I’m reading Anne-Marie Slaughter’s book Unfinished Business at the moment. You might remember Anne-Marie Slaughter; she was the one who wrote that famous article in The Atlantic titled ‘Why Women Still Can’t Have It All’. The title of her book refers to the feminist revolution, which she argues isn’t finished yet. And I do agree, there is still work to do. Despite so much progress having been made for women, gender equality still hasn’t been achieved. I mean I come from Finland and Finland is considered to be one of the most gender equal nations in the EU (and in the world for that matter) although it is also one of the most gender segregated. However, although Finland is one of the most gender equal countries, there are about 25% women in top management positions and about 27% on corporate boards. The question is, is that gender equality?
I’m actually working on a paper at the moment with a set of interviews of gender equality workers in Finnish organizations. These workers have lead projects in their organizations to make them more gender equal. What I’m finding is that there is a lot of gender fatigue in Finnish organizations today. People don’t really want to talk about gender equality anymore; they think it’s a non-issue. The result is complete disinterest in whatever it is these gender equality workers have to say. No outright resistance; they’re not rude and people generally know what’s politically correct. No, it’s just total indifference, which is worse in a way. I mean if resistance comes in the form of indifference, it’s really hard to fight. You don’t really know what you’re up against. And not only that; it kind of makes the gender equality workers and what they do invisible and that’s just awful.
One of the reasons behind the gender fatigue we see in Finland is that people think that since things are so much better for women in Finland than in many other countries in the world, we need to just give it up and be happy for what we have. Well, I find it hard to argue with people who say that, it’s hard to make them see. But the fact of the matter is that if we say we shouldn’t keep striving for gender equality because we have it so much better compared to others, it’s like saying that we shouldn’t bother about high quality education in schools because in our country children at least get to go to school. Ok, so I’m not sure that was a very good comparison, but you catch my drift.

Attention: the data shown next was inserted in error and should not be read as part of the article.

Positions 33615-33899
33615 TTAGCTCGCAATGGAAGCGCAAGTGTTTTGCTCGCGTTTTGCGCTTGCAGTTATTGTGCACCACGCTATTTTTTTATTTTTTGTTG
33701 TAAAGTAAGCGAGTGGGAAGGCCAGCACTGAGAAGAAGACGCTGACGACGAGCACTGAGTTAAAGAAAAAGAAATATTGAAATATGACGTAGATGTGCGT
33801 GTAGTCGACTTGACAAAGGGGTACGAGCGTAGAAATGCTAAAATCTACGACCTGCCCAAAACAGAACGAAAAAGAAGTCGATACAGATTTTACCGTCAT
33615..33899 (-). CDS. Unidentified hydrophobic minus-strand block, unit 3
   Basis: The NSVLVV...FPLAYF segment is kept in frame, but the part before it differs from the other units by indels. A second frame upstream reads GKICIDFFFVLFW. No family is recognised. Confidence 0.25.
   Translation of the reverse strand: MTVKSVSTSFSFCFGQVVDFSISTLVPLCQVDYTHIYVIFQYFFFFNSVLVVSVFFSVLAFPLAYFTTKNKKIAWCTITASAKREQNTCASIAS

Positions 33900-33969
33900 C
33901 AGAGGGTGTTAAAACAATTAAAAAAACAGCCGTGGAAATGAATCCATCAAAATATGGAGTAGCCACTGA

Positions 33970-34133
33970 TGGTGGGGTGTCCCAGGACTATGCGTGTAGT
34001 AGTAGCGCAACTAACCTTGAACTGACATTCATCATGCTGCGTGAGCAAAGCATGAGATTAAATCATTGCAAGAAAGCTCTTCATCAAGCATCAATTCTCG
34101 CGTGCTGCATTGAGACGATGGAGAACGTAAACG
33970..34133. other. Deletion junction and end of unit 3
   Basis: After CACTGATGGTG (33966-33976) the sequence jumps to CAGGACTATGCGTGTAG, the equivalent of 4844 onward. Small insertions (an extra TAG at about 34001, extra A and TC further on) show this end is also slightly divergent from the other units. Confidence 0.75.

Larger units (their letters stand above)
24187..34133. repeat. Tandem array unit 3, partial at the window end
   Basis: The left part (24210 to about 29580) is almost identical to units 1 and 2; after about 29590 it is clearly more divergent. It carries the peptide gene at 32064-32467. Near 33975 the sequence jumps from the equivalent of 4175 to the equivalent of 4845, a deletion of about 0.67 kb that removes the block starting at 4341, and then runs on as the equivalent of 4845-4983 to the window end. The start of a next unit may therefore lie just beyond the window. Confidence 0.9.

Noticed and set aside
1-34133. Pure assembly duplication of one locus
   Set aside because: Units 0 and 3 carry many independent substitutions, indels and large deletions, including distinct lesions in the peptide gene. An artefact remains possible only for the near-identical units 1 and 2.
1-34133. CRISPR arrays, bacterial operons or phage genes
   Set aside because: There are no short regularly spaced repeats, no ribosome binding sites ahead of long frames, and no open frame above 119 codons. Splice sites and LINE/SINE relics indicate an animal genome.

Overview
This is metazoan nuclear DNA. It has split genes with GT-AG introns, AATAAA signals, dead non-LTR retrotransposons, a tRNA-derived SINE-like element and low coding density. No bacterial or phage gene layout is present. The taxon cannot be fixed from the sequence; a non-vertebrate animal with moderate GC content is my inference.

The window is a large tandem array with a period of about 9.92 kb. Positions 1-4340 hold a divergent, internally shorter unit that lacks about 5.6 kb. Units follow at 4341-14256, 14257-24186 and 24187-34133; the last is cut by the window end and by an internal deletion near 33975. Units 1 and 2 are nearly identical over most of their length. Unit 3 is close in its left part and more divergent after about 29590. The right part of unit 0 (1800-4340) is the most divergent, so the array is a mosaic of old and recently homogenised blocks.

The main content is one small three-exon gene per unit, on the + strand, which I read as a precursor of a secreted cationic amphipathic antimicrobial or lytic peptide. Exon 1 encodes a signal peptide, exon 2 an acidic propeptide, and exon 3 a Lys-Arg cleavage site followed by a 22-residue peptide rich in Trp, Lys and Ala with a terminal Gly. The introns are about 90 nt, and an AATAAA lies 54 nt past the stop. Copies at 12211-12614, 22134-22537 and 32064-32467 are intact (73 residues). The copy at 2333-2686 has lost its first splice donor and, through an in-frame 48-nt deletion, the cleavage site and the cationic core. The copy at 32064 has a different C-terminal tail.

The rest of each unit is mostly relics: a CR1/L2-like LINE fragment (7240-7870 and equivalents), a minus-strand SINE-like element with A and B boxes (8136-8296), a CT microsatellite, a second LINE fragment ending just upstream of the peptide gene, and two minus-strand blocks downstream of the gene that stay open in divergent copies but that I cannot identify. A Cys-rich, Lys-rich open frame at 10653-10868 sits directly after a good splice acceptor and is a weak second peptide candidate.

But back to Unfinished Business. One of Slaughter’s main arguments in her book is that we will never achieve complete gender equality until we start valuing care work. It is women who continue to do the brunt of care work in society – both in countries like Finland and elsewhere. And as long as women continue to be the main carers in society, this will come in the way of having a career on the same terms as men who don’t have as difficult a time juggling work with having a family. As long as this is the case, women will just not be able to have it all.
But if we start to value care work, Slaughter argues, if we start to value also other things than paid work and objective and traditional definitions of success, only then will men also take on other responsibilities and roles in greater numbers. This, in turn, will make it possible for all – both men and women – to care for a family (which is important!) and to have a career without feeling like they’re on the brink of a nervous breakdown.
When Slaughter had her crisis and quit her high status, sought-after, dream job in foreign policy to go back to her university position, she says “I was forced to confront what was important to me, rather than what I was conditioned to want, or perhaps what I had conditioned myself to want.” And that’s the thing. That’s what women who opt out do. They start questioning the objective definitions of success, and they create their own subjective definitions instead. They realize that maybe the high status, high salary, corner office and company car really aren’t what will make them happy. Like one woman in Lisa Belkin’s column ‘The Opt-Out Revolution’ said, the raises and promotions may have meant a successful career, but they didn’t necessarily mean a successful life.
So maybe that’s what we should all do. Maybe we need to think about what success is for us. I mean what it really is, not what we think it should be or what others say it is. What exactly is it that makes your life successful?